Preparing a classic kiwi meal

Kaka. Photos by Leon Berard.
Kaka. Photos by Leon Berard.
A juvenile Haast tokoeka.
A juvenile Haast tokoeka.
Leon at work cleaning a kiwi feeding site. Photo by Alyth Grant.
Leon at work cleaning a kiwi feeding site. Photo by Alyth Grant.
Rifleman. Photos by Leon Berard.
Rifleman. Photos by Leon Berard.

Wildlife management student Leon Berard reports on his work volunteering at Orokonui, when extra help was needed to care for juvenile kiwi. 

They say that once you have handled a kiwi it can take several washes to get the distinctive scent off your hands and clothes but that was the last thing on my mind.

I had just been asked if I would like to hold a young Haast kiwi, or tokoeka, while it had its regular health check-up at the Orokonui kiwi creche.

While I have handled different species of forest birds previously, this kiwi was uncharted territory.

You hold the bird in the crook of your arm like a baby, with a firm grip on their short, stout legs which end in substantial claws.

The Department of Conservation ranger carrying out the health checks had her lip split open by one of these claws later in the day, a reminder why larger kiwi are less susceptible to predators.

The 10 young tokoeka arrived from the Haast Kiwi Sanctuary in January, and I began volunteering at Orokonui Ecosanctuary shortly after, when I returned to Dunedin for another semester of study.

As mentioned, kiwi are vulnerable as chicks, and Orokonui plays an essential role in housing these young birds until they are large enough to be released into the wild.

When I expressed interest in volunteering with the kiwi, head ranger and volunteer coordinator Kelly Gough made it clear that it was very unlikely we would actually see kiwi.

My task involved spending one morning a week collecting food trays from the young kiwis' food boxes, weighing the remaining food (a delightful blend of ox heart, mixed veges, vitamins, cat food and wheatgerm, if you were wondering), and recording how much each kiwi had eaten the previous night.

Once this was done a new batch of food was made up, weighed out and dosed with worming medicine ready to go out in the evening.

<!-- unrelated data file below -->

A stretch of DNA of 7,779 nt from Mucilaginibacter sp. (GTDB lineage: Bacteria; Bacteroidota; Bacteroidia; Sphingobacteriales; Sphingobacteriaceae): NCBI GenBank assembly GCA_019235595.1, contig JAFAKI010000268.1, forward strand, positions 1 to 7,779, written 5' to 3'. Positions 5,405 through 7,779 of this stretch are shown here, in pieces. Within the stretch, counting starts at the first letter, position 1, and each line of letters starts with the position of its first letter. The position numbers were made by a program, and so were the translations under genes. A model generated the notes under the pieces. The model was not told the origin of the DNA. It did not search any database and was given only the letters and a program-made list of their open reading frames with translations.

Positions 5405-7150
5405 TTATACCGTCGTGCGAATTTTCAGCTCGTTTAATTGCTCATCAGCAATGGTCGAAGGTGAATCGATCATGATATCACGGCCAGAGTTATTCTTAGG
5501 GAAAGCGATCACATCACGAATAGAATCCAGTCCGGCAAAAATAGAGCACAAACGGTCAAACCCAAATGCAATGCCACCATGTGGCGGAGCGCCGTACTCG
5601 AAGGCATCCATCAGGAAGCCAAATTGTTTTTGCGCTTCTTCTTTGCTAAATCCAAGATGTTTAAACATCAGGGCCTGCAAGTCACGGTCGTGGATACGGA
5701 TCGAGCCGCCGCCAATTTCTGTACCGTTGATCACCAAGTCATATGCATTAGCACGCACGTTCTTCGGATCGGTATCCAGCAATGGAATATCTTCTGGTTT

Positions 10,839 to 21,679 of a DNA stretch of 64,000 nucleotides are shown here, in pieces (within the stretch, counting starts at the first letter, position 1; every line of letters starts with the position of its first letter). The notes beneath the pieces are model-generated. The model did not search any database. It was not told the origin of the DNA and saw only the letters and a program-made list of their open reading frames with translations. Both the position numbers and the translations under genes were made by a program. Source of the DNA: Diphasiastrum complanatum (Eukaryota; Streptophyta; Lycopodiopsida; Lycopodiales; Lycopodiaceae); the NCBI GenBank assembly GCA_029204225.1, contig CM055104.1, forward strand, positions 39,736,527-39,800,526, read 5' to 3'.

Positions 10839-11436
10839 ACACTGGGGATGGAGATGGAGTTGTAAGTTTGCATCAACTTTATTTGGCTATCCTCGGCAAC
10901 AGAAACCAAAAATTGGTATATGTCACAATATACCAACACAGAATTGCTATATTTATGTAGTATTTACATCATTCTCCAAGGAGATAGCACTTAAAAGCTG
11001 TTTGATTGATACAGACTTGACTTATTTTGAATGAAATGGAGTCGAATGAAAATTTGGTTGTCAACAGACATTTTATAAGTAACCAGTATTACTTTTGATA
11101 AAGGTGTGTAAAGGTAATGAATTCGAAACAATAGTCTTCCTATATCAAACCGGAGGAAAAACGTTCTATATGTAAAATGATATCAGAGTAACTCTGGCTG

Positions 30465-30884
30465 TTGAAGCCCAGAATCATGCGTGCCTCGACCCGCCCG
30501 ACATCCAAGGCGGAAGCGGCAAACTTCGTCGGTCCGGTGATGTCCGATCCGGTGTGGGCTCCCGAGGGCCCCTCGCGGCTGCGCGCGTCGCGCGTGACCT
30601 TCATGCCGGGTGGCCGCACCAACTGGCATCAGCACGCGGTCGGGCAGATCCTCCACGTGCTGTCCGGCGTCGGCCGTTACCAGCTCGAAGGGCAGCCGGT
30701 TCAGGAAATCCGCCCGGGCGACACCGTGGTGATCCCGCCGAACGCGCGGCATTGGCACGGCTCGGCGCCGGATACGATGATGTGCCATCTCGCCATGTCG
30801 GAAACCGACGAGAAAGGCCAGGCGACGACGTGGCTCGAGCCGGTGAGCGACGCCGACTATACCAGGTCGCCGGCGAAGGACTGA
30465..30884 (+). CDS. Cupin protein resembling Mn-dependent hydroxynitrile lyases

Along with the health checks, this allows the sanctuary to monitor the health and condition of the young kiwi during their time at the sanctuary, before they can be returned to the West Coast and begin contributing to the small population of around 400 birds.

Careful daily records are kept.

As well as the perks of possibly seeing some of our rarest wildlife, volunteering at Orokonui provides a valuable opportunity to gain skills for later, when you have finished studies and begin the job hunt.

This is especially true for zoology and wildlife management students like myself, who are facing a competitive field where every little bit of experience helps.

Clearing tracks, guiding tours, replenishing bird feeders, weeding, installing fences and chairs, checking traps, and just getting a better idea of how an ecosanctuary like Orokonui runs can all help in the long term, when you join the workforce.

Even if you are not trying to gain skills, there are not many nicer places to spend a day than surrounded by native wildlife, with kaka screeching overhead, puffed-up tui croaking by a feeding station, tuatara peering out from under a rock, and friendly tomtits flitting around the bushes.

The abundant wildlife makes Orokonui a fantastic place to take your camera for a walk, and if you take your time and move quietly you never know what elusive animals you may catch flitting up trees or chirping quietly in the canopy.

- Leon Berard is completing a master's degree in wildlife management at the University of Otago, with photography as an important extra interest.

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